Juli Clover, with a nice overview of the new HomePod Mini Handoff features:
If you’re listening to a song on your iPhone 11 or iPhone 12 and
bring the phone near the HomePod mini, there are now visual,
audio, and haptic effects when the song transfers. As the iPhone
gets closer to the HomePod mini’s location, it begins a soft
haptic touch rhythm that gets faster and faster as the iPhone
continues to approach the HomePod mini. Eventually, the song
transfer interface options up, and the song transitions from the
iPhone to the mini.
Transferring a song is quicker and more reliable with these visual
and haptic-based transfer cues, and there are some other useful
changes enabled by the U1 chip too. When an iPhone is held near a
HomePod mini, you’ll see personalized listening suggestions and
There’s something special about this feature. I didn’t really think about it much when Apple first talked about it in the October announcement of the HomePod Mini, but now that I’ve used it, I see now that it’s extraordinarily clever user interface design. “User interface” isn’t just what you see on screen. It’s how we, the users, interface with these devices and services. How do you use it? It’s hard to imagine a more obvious way to transfer playback from your iPhone to a HomePod than this.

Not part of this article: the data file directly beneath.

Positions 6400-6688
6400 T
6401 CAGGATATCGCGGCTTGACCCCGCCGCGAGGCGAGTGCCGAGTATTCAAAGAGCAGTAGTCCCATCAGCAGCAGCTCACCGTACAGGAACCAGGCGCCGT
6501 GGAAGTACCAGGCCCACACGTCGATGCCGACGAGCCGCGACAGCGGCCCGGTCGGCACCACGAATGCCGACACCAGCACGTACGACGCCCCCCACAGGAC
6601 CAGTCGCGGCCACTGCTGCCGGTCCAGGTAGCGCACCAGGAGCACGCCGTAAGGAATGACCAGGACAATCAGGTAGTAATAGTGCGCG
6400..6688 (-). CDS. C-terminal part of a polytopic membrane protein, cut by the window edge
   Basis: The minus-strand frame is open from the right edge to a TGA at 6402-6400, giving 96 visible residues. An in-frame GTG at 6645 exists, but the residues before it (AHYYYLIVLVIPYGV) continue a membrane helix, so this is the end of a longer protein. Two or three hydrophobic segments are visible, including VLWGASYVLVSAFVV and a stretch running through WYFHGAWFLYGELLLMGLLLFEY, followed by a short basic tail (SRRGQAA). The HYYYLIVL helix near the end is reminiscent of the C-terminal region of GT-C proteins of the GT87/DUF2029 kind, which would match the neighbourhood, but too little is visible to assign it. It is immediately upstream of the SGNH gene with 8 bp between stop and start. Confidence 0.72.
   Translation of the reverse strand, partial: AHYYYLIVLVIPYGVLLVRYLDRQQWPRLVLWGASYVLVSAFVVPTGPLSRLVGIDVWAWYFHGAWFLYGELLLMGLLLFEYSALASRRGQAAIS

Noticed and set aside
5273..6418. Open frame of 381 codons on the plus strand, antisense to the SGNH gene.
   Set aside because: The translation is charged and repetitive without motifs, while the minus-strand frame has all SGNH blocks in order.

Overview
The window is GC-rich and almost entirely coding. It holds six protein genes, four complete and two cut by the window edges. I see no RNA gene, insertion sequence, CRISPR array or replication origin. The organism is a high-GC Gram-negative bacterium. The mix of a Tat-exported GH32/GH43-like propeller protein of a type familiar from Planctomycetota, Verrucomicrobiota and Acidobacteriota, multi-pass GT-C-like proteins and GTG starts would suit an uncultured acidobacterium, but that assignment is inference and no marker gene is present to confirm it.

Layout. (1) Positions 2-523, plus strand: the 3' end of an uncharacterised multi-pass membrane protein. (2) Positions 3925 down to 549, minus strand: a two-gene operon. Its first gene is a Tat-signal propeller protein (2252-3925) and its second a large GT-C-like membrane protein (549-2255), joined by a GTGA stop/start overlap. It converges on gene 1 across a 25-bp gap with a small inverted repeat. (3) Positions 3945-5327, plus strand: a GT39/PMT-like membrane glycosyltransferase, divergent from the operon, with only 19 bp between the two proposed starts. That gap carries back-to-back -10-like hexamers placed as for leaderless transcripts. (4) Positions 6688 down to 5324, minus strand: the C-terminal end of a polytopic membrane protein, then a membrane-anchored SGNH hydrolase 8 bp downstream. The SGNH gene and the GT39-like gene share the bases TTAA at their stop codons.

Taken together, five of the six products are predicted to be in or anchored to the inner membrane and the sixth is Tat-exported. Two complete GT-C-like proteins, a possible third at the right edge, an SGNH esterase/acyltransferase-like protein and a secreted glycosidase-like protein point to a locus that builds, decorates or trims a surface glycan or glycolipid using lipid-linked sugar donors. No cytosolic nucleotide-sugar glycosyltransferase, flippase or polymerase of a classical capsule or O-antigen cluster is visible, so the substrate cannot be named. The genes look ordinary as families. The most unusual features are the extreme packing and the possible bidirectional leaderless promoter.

AirPlay has long supported moving a song or podcast from your phone to a HomePod, and AirPlay 2 was a big improvement in terms of latency and reliability. I think the on-screen UI for controlling AirPlay is pretty good. In the playback controls for whatever you’re listening to, you look for the AirPlay icon, tap it, and you get a list of available sources to choose from. And you can always get it from the system playback controls in Control Center. It’s pretty obvious and pretty consistent.
But “just move your iPhone close to the HomePod” — that’s pretty hard to beat. There’s nothing to hunt for. You can explain it to anyone, and they’ll understand what you mean. And it’s very easy to remember. Maybe you haven’t looked for the AirPlay on-screen menu in a few months and you forget how to get to it. If you don’t use it often it’s easy to forget it’s in Control Center. But “just move your iPhone close to the HomePod”? That’s memorable. The action you take is very physical, not abstract. The haptic feedback makes it feel like a connection is being made. And the U1 chip’s fine-grained proximity detection means you don’t have to worry about it kicking in inadvertently.
This is good design.
Update: Guy English: “The most visceral OK/Cancel dialog I’ve ever seen.”
★ Wednesday, 3 February 2021